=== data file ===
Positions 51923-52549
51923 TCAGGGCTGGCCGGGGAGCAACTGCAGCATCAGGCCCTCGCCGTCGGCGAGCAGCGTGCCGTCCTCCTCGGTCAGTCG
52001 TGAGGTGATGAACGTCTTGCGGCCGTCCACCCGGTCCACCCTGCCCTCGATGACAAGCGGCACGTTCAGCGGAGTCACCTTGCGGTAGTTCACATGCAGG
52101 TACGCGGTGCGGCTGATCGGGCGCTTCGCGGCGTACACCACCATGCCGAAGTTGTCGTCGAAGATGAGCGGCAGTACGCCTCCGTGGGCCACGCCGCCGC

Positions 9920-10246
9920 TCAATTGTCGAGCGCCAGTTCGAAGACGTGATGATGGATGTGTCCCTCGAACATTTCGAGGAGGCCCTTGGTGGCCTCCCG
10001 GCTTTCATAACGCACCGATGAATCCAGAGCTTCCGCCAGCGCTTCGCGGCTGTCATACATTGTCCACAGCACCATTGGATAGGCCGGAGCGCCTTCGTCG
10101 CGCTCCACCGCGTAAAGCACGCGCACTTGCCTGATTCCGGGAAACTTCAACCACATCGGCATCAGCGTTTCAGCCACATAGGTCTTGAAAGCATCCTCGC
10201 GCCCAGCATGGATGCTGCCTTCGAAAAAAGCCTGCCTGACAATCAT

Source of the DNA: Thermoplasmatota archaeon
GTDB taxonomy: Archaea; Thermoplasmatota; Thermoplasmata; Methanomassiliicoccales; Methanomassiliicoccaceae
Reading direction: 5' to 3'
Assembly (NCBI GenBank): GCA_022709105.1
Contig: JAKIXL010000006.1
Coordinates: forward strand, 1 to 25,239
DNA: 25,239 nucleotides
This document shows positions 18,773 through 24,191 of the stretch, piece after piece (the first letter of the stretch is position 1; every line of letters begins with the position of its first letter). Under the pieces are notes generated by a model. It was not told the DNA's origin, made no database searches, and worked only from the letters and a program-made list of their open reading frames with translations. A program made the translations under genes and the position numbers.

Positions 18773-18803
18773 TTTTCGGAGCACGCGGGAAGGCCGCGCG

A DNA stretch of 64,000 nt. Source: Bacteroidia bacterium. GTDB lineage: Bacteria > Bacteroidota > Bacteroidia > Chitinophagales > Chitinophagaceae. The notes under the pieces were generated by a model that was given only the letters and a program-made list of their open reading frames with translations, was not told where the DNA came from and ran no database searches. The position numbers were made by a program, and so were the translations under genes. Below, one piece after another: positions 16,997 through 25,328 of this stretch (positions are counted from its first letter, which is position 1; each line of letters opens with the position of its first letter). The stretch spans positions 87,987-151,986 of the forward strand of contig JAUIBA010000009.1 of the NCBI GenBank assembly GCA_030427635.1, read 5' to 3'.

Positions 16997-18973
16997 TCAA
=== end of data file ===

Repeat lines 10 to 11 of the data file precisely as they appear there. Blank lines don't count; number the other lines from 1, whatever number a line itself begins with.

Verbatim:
Source of the DNA: Thermoplasmatota archaeon
GTDB taxonomy: Archaea; Thermoplasmatota; Thermoplasmata; Methanomassiliicoccales; Methanomassiliicoccaceae